Castro dies at 90

Fidel Castro, former revolutionary leader and president of Cuba, died on Nov. 25 at the age of 90.

News of his death was announced on Cuban state television by his brother and current Cuban President, Raúl Castro.

After the Cuban Government decreed nine years of mourning in Fidel’s death, he was cremated, with his remains buried on Dec. 4 at Santa Ifigenia in Santiago de Cuba.

Many foreign dignitaries attended the state funeral, including representatives from the United Kingdom, United States, Brazil, Japan, Uganda, Canada, Russia and Iran.

Fidel’s dying wish will be fulfilled, as the national assembly introduced legislation to ensure that no statues or monuments will be made in his honor.

“The leader of the revolution rejected any manifestation of a cult of personality,” Raúl said.

Although he refused to have a single statue of himself, Fidel had ruled Cuba for over five decades, only recently handing off power to Raúl in 2008.

Fidel’s accolades throughout his life totaled more than 25 awards from different countries, including the Hero of the Soviet Union award in 1963 and South Africa’s Supreme Companion of O.R. Tambo award in 2009.

There are many different perceptions of his legacy due to significant involvement in events such as the Cuban Revolution and the Cuban Missile Crisis.

On Twitter, Indian Prime Minister Narendra Modi said he was “one of the most iconic personalities of the 20th century.”

Meanwhile, groups of Cuban refugees and locals of the Little Havana community in Florida celebrated Castro’s death as positive change for Cuba.

“Finally, the traitor whose Communist rule uprooted me from all I knew and loved and brought me to these shores with a broken heart is gone,” said Fabiola Santiago, a columnist for the Miami Herald.

United Nations Secretary-General Ban Ki-moon expressed condolences to Cuba over the death of its former leader.

“Under former President Castro, Cuba made advances in the fields of education, literacy and health,” said Ki-moon, “I hope that Cuba will continue to advance on a path of reform and greater prosperity.”

Early Life

Fidel Alejandro Castro Ruz was born Aug. 13, 1926 in Birán, Cuba. He is the third of six children and raised by parents Ángel and Lina Castro.

His father, Ángel, was a successful sugar plantation owner that provided Fidel with wealth and private education.

In his schooling, Fidel picked sports over his studies, playing baseball and running on the track team. After graduating in 1945, Fidel went into law school at the University of Havana, where he showed interest in the ideals of nationalism and socialism.

In an interview with Ignacio Ramonet, Castro revealed how his influence sprung from anti-imperialist revolutionary Jose Marti and German sociologist and theorist Karl Marx.

“When he (Marti) spoke that phrase I’ll never be able to forget – ‘All the glory in the world fits into a grain of corn’ – it seemed extraordinarily beautiful to me, in the face of all the vanity and ambition that one saw everywhere, and against which we revolutionaries must be on constant guard,” said Fidel.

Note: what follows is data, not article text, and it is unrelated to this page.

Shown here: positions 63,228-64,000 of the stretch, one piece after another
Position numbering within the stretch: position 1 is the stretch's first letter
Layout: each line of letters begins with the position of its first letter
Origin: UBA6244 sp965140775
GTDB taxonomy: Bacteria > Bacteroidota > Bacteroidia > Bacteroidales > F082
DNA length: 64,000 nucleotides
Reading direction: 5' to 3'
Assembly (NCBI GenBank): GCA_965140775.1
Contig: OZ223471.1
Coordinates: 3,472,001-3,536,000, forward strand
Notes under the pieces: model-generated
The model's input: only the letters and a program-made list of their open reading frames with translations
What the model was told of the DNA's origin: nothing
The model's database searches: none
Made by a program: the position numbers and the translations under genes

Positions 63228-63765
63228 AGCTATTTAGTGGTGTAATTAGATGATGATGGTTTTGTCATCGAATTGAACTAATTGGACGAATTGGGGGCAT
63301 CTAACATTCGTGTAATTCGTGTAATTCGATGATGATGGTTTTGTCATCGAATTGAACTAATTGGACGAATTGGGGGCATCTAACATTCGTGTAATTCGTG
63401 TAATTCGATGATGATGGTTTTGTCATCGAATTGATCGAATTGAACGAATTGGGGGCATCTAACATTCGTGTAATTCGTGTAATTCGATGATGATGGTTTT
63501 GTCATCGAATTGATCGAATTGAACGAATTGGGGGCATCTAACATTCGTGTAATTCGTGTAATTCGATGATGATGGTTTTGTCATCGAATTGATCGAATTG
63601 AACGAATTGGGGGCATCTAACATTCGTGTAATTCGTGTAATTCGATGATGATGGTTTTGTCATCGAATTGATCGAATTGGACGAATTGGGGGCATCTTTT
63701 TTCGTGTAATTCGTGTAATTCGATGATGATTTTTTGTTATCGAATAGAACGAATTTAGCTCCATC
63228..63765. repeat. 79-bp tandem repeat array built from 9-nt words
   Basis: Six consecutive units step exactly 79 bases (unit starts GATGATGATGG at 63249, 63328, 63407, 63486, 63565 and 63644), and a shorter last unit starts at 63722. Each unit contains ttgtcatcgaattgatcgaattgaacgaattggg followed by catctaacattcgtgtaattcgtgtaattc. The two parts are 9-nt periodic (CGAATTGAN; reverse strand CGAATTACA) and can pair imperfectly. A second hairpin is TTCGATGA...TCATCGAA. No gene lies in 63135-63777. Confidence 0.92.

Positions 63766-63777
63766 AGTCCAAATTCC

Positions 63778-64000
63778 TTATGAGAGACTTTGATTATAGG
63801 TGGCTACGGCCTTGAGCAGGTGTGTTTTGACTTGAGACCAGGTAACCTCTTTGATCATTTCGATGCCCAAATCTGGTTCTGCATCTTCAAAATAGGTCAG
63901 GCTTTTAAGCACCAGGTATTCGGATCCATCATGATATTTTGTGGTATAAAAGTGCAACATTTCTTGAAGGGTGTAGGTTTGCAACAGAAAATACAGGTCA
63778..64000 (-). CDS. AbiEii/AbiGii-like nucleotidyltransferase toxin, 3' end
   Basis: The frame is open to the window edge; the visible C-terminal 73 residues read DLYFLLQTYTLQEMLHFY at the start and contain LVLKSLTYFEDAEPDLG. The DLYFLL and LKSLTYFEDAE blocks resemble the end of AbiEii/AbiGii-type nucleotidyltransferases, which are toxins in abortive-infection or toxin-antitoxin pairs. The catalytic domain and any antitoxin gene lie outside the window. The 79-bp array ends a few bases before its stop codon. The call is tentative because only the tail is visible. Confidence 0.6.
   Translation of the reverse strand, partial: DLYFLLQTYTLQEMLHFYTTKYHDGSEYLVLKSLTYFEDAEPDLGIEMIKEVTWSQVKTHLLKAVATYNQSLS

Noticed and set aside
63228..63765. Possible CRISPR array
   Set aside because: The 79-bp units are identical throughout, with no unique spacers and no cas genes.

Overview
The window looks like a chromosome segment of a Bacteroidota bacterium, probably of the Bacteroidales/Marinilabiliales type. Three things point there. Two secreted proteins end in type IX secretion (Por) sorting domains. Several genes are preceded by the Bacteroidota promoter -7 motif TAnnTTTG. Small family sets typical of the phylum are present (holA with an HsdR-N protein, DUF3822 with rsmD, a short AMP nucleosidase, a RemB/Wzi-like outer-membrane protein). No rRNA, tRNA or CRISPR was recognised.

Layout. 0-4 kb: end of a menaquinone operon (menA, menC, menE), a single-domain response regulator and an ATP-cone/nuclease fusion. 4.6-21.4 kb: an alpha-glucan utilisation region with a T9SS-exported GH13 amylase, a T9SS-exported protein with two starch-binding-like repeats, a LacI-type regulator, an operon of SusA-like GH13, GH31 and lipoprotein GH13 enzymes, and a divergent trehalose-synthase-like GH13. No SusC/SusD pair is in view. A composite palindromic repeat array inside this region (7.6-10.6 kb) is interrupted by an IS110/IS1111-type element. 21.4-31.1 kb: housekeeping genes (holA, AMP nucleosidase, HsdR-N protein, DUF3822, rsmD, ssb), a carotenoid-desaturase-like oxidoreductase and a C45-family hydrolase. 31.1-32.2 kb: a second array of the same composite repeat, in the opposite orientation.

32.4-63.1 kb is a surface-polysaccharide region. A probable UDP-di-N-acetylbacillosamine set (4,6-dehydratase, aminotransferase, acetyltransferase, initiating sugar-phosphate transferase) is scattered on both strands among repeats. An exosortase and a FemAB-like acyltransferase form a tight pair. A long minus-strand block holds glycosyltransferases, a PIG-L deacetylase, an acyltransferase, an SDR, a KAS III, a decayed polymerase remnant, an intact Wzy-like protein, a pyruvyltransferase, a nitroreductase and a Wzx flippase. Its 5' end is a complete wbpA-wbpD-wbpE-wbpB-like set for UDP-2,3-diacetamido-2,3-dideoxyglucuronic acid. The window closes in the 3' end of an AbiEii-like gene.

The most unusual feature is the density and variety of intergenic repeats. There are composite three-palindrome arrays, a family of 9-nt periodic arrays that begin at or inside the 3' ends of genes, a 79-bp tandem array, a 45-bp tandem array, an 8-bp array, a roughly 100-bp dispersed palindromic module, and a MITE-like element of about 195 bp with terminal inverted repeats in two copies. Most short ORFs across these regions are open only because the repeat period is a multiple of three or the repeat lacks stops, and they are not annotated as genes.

Revolution and fall

Fidel later focused on social justice for the country of Cuba, and was heavily involved in the Cuban Revolution of 1959.

With the help of Raul, Guevara, and Fidel’s 26th of July Movement, the armed forces overthrew the authoritarian government of Cuban President Fulgencio Batista.

Footage of Fidel after the revolution showed his love for Cuba, as well as what was soon to come.

“Flaunting, re-established in the Republic, the liberty and civil power in all of its fullness,” said Fidel. “I call on the working leaders and all of the workers to end the general revolutionary strike that culminated in the most beautiful victory of our people.”

After Fidel became president of Cuba, he established several reforms. He denied being a communist or using socialist methods, only to later accept them.

Allying with the Soviet Union in the Cold War, Fidel became a main figure of the Cuban Missile Crisis.

In a broadcasted address by John F. Kennedy, the discovery of plans to house Soviet missiles in Cuba was a “sudden, clandestine decision to station strategic weapons for the first time outside of Soviet soil–is a deliberately provocative and unjustified change in the status quo which cannot be accepted by this country.”

When a deal was reached to prevent the placement of the missiles, Fidel was upset, and Cuban relations with the USSR dissolved as the Cold War came to an end.

“They talked about the failure of socialism,” said Fidel, “but where is the success of capitalism in Africa, Asia and Latin America?”

Fidel continued as president of Cuba until 2008, when he stepped down as the leader of his party and as president, which led to the official presidency of Raúl.

Perspective and the Future

From the good Fidel had done, website Quartz documented by the numbers of Cuba’s “famed” healthcare focus and is recognized as a “global medical-training capital.” Mortality rates in Cuba were also lower than those in United States in 2013.

Human Rights Watch, however, documented how the Cuban government continued to repress freedom of expression and having complete control of all media outlets.

With mourning on one side, and celebrations on another, President Barrack Obama released a statement that would acknowledge the historic relations with the United States and Cuba under Castro’s regime.

“Today, we offer condolences to Fidel Castro’s family, and our thoughts and prayers are with the Cuban people,” Obama said. “In the days ahead, they will recall the past and also look to the future. As they do, the Cuban people must know that they have a friend and partner in the United States of America.”